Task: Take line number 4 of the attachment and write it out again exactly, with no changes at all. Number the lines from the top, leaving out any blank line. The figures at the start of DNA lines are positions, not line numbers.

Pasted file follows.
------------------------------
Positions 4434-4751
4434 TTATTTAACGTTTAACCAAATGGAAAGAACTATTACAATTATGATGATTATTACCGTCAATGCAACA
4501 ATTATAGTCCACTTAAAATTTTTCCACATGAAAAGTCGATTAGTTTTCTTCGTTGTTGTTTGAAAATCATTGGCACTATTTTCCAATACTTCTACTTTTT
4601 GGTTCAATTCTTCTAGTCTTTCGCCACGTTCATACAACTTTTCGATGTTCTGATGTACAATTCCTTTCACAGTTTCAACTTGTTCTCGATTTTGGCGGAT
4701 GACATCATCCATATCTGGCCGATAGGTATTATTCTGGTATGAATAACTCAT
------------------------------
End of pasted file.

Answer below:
4601 GGTTCAATTCTTCTAGTCTTTCGCCACGTTCATACAACTTTTCGATGTTCTGATGTACAATTCCTTTCACAGTTTCAACTTGTTCTCGATTTTGGCGGAT